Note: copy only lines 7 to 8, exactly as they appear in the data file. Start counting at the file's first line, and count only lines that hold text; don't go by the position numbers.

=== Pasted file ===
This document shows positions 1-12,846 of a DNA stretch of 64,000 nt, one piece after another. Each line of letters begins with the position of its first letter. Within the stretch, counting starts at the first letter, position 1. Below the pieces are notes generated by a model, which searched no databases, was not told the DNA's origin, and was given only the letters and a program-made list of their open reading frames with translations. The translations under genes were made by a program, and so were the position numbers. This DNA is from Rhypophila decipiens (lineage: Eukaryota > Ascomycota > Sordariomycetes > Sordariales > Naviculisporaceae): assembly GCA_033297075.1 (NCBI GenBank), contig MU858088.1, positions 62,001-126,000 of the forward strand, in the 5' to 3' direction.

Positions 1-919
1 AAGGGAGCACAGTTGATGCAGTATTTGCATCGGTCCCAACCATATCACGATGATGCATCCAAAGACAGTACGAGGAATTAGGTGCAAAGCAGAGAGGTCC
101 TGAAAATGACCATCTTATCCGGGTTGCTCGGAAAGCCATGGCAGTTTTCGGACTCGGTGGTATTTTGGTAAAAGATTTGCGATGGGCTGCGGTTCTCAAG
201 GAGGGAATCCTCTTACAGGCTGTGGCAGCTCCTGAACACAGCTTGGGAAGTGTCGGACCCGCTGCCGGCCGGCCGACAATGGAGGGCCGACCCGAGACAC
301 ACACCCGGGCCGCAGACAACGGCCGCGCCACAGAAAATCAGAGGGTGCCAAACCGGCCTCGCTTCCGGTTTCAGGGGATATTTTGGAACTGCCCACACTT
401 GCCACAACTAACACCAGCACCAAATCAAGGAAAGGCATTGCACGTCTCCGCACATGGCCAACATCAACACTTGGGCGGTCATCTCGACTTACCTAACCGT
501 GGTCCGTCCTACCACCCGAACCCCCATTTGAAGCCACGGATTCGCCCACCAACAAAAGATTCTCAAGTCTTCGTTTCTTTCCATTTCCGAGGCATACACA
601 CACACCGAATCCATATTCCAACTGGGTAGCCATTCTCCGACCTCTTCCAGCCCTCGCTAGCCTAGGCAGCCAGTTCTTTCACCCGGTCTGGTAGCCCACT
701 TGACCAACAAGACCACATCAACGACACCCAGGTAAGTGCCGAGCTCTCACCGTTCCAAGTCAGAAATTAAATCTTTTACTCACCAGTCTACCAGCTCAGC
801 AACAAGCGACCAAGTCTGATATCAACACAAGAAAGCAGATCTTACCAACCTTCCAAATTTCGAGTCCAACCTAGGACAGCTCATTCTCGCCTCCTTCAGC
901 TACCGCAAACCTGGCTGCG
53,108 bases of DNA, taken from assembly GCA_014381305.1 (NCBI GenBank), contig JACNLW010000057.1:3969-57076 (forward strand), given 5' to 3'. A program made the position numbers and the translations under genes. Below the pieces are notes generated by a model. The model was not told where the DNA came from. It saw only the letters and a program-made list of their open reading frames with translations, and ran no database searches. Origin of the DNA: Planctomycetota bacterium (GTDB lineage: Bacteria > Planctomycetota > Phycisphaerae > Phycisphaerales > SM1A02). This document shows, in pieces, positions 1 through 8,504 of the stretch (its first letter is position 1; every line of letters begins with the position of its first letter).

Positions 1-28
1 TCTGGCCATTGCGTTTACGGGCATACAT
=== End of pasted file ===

401 GCCACAACTAACACCAGCACCAAATCAAGGAAAGGCATTGCACGTCTCCGCACATGGCCAACATCAACACTTGGGCGGTCATCTCGACTTACCTAACCGT
501 GGTCCGTCCTACCACCCGAACCCCCATTTGAAGCCACGGATTCGCCCACCAACAAAAGATTCTCAAGTCTTCGTTTCTTTCCATTTCCGAGGCATACACA